this post was written in response to a prompt for a writing 200 class at George Fox University.
My fourth grade teacher was a birdwatcher.
I don’t remember much from that year of school, but the day he placed his bird-identification book on the document camera was one that exists vividly in my memories. His careful fingers as he thumbed through the pages, the obvious delight he found in showing us his favorite birds — perhaps the reason it is burned into my memory is because it was the first time I saw him so obviously passionate.
The problem was that us fourth-graders, growing into our imagined wisdom and perceived maturity, thought that birdwatching was decidedly not cool. Our response to his sharing held enough disinterest to rival a crowd of teenagers responding to… well, anything. Even up until recently, that memory did nothing but make me laugh.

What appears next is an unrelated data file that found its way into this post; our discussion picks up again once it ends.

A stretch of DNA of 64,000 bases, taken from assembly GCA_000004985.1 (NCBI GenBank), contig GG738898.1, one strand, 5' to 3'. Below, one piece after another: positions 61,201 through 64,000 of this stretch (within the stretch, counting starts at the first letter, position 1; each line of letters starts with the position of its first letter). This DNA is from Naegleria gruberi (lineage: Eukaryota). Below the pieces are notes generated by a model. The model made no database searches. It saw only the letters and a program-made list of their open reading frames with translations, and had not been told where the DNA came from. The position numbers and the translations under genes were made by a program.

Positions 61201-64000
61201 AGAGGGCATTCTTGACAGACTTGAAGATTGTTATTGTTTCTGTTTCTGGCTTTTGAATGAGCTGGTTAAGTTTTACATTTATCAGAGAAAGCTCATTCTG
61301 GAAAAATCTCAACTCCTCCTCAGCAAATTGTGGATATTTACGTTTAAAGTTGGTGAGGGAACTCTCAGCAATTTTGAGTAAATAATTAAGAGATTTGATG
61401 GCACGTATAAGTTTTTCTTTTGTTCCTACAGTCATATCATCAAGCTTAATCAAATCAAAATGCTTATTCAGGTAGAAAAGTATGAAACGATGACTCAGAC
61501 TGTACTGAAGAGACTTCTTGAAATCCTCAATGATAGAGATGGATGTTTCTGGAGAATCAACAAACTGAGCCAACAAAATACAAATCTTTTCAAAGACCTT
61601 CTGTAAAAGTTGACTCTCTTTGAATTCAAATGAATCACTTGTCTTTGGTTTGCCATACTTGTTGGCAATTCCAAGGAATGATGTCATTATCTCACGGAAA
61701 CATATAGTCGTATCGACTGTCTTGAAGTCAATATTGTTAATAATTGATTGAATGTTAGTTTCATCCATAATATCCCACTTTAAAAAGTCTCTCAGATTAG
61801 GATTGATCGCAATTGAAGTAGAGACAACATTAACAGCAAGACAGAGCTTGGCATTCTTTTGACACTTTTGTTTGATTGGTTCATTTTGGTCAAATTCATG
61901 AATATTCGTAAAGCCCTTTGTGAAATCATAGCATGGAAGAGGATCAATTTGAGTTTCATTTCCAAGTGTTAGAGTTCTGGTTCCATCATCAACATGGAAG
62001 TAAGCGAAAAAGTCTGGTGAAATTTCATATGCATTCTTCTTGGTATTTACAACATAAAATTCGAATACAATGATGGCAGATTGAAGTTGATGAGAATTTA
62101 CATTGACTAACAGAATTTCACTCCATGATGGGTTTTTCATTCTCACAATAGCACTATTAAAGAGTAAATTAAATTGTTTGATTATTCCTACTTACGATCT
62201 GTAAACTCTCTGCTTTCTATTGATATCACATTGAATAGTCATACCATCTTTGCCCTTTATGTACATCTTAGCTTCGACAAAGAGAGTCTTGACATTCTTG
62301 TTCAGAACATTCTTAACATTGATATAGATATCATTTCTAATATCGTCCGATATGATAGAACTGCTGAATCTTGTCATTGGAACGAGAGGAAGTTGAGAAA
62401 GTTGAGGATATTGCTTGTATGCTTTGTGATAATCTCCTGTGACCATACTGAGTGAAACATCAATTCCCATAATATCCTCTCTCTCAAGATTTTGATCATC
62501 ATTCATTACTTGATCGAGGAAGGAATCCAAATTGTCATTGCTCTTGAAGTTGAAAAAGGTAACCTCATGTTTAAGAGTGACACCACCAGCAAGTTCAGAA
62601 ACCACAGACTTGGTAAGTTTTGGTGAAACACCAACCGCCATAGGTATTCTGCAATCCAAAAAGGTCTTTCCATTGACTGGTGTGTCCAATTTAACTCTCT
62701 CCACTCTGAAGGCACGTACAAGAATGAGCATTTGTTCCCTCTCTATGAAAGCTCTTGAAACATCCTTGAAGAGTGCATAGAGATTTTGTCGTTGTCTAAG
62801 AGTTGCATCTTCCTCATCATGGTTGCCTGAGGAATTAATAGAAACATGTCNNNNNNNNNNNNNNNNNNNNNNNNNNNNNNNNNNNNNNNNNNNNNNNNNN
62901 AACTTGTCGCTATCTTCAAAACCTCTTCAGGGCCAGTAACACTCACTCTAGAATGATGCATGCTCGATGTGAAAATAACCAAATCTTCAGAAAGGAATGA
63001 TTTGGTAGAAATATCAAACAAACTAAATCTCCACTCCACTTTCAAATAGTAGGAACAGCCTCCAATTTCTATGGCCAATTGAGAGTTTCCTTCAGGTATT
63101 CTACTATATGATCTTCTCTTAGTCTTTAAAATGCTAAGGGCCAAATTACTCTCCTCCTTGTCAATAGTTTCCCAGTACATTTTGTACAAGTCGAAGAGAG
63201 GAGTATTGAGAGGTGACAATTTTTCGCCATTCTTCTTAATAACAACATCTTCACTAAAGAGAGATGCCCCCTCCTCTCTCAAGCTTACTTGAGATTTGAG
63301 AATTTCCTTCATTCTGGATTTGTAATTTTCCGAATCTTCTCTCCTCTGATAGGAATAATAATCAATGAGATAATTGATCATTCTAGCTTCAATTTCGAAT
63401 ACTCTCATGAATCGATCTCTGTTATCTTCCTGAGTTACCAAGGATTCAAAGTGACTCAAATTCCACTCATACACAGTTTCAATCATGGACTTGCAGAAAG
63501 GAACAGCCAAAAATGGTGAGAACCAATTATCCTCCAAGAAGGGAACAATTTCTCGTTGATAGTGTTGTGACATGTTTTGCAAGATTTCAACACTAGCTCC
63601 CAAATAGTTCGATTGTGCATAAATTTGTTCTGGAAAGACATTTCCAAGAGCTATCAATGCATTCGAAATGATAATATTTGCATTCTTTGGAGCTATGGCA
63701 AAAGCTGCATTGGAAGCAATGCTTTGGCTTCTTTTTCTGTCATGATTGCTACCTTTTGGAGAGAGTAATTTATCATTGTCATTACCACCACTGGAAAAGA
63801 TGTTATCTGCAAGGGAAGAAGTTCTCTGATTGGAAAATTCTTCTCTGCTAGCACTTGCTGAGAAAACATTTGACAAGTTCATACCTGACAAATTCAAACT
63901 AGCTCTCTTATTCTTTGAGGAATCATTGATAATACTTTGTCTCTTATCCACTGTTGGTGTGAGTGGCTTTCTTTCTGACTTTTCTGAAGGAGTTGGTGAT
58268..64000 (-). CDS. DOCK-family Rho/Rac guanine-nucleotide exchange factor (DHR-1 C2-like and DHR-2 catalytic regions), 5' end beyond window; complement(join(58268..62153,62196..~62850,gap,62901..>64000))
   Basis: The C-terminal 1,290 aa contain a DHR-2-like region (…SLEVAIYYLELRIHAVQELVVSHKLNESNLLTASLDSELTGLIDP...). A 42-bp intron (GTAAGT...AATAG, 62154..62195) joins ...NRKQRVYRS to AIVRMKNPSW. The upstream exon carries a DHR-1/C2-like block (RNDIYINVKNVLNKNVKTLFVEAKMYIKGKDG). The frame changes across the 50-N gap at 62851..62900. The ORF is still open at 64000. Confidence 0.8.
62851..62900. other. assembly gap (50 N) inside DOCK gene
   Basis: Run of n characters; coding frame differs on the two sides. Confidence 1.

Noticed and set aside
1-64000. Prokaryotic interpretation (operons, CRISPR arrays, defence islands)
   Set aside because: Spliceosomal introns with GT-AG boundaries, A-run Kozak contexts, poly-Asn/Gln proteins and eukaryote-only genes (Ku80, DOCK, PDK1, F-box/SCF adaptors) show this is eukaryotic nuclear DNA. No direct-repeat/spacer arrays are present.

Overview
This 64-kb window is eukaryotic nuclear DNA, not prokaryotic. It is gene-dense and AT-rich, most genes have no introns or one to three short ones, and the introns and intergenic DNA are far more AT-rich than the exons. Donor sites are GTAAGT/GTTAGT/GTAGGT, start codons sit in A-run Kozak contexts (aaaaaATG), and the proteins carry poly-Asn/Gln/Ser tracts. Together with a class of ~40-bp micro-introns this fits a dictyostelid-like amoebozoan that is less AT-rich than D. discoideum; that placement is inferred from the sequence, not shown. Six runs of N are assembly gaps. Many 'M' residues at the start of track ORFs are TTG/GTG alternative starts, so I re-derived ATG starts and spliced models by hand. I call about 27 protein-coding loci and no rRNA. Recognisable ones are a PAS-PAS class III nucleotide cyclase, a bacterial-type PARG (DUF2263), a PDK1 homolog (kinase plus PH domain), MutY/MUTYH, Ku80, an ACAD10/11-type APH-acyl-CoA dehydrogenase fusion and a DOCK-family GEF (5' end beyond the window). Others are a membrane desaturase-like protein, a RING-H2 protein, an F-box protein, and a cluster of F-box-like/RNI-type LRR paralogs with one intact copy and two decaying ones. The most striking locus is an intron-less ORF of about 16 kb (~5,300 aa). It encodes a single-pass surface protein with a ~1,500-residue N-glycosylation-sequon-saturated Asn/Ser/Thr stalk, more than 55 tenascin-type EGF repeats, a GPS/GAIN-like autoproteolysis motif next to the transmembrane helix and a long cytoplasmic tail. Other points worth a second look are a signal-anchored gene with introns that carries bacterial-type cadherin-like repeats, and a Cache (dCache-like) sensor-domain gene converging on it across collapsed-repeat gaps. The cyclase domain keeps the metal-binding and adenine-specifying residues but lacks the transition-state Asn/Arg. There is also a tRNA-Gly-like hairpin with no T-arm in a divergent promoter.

But today, I saw a book at Chapters with a proud bird emblazoned across the cover and it reminded me of Mr B. I hope he still ventures into forests in search of warblers and wrens, carefully penning each sighting down into his journal. I hope he keeps sharing his loves with classes of pre-teens too afraid to look anything but unimpressed.
The reason I have these hopes for him is because I have the same ones for myself. No, I don’t love birds, and no, I’m not going to pick up birdwatching anytime soon. But I hope that one day, twenty years down the road, I won’t look back and see a trail of discarded passions and littered dreams. I hope that I keep chasing the things that feel like magic, no matter how many snickering nine year olds think I’m lame. I hope I am unashamed of my loves, just like my fourth-grade teacher and his birds.
so here’s to embracing our dreams,